A former council candidate in Marlborough thinks new MP Jamie Arbuckle should be able to resign from the council without a by-election.
Cyril Dawson said Arbuckle's Blenheim ward seat should be able to go to the next highest polling council candidate from 2022 - him.
And Arbuckle agrees.
Arbuckle has decided not to resign from the Marlborough District Council despite becoming a list MP for New Zealand First.
Arbuckle said he does not want to burden Marlborough ratepayers with the cost of a "$70,000 by-election".
If he can hold off until a year out from the next local body elections in 2025 - so until October 2024 - he can resign without triggering a by-election. Arbuckle has said he will not collect his council pay after Christmas.
In the meantime, a month into Parliament and Arbuckle is planning a law change - to allow new parliamentarians to resign from elected council positions without a by-election.
"Hopefully I can get a member's bill together to make [stepping down] clean-cut," Arbuckle said.
That member's bill would allow the next highest polling candidate to step into council, Arbuckle said.
While that would suit Dawson, and he wanted the same thing, he added by-elections were also the "price of democracy".
Dawson questioned why Arbuckle, the highest-polling Blenheim ward councillor from 2022, had not stood down from his council role.
In Wellington, 26-year-old councillor Tamatha Paul had stepped down after being elected as a Green MP for Wellington Central.
The Wellington by-election was expected to cost $120,000.
"If the Wellington City Council has to hold a by-election ... then why can't we?" Dawson said.
Dawson missed out on a Blenheim ward seat by 13 votes. He was originally told he had got onto the council at the third time of trying, but the final count swung it in someone else's favour.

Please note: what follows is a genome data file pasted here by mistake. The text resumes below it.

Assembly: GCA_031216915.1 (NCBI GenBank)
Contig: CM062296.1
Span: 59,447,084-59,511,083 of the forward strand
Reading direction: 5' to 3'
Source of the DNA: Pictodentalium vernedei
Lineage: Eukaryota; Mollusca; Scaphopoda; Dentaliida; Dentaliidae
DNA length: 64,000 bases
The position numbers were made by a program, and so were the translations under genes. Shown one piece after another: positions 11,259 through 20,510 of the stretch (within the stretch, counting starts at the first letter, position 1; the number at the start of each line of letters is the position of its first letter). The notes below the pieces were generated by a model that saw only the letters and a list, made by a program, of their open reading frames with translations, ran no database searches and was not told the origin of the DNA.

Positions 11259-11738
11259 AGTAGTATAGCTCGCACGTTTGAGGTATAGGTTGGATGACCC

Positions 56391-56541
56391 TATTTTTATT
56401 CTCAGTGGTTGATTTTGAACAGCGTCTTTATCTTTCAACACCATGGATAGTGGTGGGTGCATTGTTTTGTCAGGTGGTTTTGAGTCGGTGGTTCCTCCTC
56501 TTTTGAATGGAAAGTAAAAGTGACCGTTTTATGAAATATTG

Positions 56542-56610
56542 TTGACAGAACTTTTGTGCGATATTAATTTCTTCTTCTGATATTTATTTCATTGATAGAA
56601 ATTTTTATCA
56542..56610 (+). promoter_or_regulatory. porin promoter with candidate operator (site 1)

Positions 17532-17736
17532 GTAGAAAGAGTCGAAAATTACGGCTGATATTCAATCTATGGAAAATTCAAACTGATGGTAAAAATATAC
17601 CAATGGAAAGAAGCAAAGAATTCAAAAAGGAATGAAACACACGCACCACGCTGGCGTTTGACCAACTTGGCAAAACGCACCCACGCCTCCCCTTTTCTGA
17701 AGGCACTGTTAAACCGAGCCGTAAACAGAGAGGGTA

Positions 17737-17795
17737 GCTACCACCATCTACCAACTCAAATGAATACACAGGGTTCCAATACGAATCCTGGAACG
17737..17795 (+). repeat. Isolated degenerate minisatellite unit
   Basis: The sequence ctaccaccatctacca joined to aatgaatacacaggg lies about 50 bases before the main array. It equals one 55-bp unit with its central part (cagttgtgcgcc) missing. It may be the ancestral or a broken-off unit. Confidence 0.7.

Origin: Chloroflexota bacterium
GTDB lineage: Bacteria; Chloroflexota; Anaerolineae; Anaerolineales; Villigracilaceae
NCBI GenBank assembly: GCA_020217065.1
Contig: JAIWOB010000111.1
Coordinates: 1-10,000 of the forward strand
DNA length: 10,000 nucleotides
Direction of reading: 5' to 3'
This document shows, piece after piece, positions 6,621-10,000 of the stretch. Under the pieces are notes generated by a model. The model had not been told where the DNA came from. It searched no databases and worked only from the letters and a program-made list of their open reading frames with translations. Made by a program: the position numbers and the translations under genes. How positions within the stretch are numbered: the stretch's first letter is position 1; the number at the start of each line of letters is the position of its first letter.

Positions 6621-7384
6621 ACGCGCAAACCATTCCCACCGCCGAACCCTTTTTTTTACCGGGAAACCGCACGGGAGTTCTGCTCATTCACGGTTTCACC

The delivery worker said people he had spoken to did not think it was good idea for Arbuckle to do both jobs.
"He's in Parliament, he's going to have a big workload over there, and he should concentrate on that, and get out of council," he said.
"There's got to be accountability; a by-election is democracy.
Arbuckle said he was keeping up with his council work at the moment.
"Into early next year is where it will get difficult and as next year rolls on, it will get harder, but by then the long-term plan will be done, which is a lot of the work for the term."
Arbuckle said it was good to see Dawson was still interested in the council.
Mayor Nadine Taylor said the decision to do both jobs was up to Arbuckle.
"A by-election can't be held unless a councillor resigns, and in this case, the councillor has reflected and chosen not to resign," Taylor said.
"It is what it is. I'm not going to comment on a councillor's choice there."
The council last week approved changes to its committee structure, with deputy mayor David Croad taking over as chairperson of the economic, finance and community committee in place of Arbuckle.
Blenheim ward councillor Brian Dawson would chair the assets and services committee, previously run by Croad.
Arbuckle stepped down from most of his council roles, which included multiple sub-committees, but he would stay on as a member of the economic, finance and community committee.
Local Democracy Reporting is Public Interest Journalism funded through NZ On Air